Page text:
Graduation Semester and Year




Document Type


Degree Name

Master of Science in Aerospace Engineering


Mechanical and Aerospace Engineering

First Advisor

Daejong Kim


This study presents a 1-dimensional mathematical model of steam reformer to be used with high temperature solid oxide fuel cell (SOFC). Steam reforming (SR) is widely used in industries to produce hydrogen from hydrocarbons. There are various physical processes associated with chemical reactions in the SR of methane such as mass, heat and momentum transport. In this study a one-dimensional SR reactor with built-in preheater and mixing chamber connected to fuel gas and steam reservoirs is modeled and analyzed. The main part of the reformer is a metallic tube with catalyst coating on the inner walls, and it can be modeled as a one-dimensional flow channel. The transient continuity, flow momentum and energy equations are applied for discretized control volumes along the flow channels and the energy equation is applied to the tube wall with appropriate heat transfer model. The preheater is modeled as part of the tube without catalyst coating. The mixing chamber is modeled as an adiabatic control volume and transient mass continuity and energy equations are applied to find gas pressure and temperature in the mixing chamber. All transient governing equations are solved using a time-marching technique to simulate the transient thermal dynamics and concentration profiles within the reformer, preheater and mixing chamber. In addition, steam to carbon ratio at the mixing chamber is calculated and used as a numerical control parameter to achieve required fuel and steam reservoir pressures. Results in terms of local temperature and reformate composition are discussed for different prescribed reformer wall temperatures for various pressure gradients along the flow direction. The developed preliminary SR model is extended to Auto-Thermal Reformer (ATR) by introducing controlled flow of air into the reactor leading to combustion within the mixing chamber and the tube. The ATR operates at high temperatures due to combustion and hence the need for preheater and external heating source is eliminated. The developed computational model provides a very effective simulation tool for optimizing reformer design.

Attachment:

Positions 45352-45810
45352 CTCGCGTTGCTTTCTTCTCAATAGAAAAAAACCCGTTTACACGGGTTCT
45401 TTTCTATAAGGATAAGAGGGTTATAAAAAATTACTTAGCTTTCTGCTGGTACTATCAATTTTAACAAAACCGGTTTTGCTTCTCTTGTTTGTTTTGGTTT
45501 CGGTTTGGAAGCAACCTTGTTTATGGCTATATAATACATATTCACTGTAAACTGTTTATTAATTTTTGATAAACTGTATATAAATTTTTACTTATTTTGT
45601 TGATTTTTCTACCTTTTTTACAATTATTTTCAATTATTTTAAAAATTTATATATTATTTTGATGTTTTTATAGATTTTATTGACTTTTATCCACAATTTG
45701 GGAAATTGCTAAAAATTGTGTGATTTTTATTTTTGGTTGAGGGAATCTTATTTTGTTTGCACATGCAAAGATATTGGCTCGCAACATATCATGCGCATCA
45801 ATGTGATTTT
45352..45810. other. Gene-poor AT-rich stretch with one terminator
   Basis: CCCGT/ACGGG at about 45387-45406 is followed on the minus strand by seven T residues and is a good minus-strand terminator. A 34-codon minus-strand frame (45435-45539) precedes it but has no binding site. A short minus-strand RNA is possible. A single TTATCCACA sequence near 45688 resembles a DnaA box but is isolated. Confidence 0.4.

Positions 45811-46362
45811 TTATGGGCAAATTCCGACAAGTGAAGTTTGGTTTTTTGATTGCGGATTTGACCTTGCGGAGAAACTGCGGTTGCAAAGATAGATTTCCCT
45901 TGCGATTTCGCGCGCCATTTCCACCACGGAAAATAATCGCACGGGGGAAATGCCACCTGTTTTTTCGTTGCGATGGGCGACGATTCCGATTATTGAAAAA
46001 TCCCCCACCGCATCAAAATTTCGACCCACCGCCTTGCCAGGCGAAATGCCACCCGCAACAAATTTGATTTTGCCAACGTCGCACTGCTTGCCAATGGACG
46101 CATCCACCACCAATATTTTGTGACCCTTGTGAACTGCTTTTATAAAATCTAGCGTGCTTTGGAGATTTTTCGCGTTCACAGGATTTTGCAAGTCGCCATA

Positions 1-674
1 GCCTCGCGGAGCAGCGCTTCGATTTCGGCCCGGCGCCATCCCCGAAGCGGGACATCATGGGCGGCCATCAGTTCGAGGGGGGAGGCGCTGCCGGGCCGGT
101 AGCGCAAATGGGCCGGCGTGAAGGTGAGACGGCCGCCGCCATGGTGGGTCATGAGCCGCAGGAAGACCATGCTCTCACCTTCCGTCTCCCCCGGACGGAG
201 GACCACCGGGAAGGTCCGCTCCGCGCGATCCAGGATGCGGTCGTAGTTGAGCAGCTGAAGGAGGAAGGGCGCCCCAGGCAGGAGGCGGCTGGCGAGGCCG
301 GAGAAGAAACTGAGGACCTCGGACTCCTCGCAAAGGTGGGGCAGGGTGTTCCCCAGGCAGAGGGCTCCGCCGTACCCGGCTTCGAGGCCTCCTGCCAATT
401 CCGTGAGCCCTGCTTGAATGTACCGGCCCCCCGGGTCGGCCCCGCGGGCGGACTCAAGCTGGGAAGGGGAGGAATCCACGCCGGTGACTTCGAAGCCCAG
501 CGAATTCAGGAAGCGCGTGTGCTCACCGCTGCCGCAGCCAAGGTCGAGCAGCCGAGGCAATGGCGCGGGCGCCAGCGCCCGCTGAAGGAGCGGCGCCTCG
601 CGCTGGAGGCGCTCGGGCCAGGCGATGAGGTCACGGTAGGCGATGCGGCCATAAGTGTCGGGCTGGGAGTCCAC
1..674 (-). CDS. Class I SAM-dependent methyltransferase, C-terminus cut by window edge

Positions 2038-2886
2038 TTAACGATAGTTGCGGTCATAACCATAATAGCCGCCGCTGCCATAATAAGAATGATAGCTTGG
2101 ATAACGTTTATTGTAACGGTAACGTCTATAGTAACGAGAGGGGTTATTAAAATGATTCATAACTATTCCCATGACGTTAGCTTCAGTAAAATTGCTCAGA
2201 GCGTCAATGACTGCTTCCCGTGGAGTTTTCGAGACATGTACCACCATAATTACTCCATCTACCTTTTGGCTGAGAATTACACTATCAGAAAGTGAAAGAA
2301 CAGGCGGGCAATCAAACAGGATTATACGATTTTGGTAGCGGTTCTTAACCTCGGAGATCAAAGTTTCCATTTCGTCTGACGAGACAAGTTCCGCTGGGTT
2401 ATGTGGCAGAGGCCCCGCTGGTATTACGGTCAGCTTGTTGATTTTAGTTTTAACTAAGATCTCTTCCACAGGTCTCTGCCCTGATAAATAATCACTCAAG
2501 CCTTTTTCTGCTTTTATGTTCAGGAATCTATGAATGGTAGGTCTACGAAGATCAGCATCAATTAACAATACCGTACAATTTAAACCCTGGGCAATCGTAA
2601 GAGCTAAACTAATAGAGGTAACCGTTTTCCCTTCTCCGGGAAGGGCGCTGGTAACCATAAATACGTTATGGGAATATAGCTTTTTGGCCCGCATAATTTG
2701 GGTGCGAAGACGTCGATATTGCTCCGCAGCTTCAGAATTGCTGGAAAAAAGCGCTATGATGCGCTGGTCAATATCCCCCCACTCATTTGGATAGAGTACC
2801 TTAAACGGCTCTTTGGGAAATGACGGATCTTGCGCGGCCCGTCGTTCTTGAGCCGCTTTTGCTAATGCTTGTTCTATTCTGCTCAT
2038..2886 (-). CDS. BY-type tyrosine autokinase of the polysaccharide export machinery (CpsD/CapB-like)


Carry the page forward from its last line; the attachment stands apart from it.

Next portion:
Aerospace Engineering | Engineering | Mechanical Engineering


Degree granted by The University of Texas at Arlington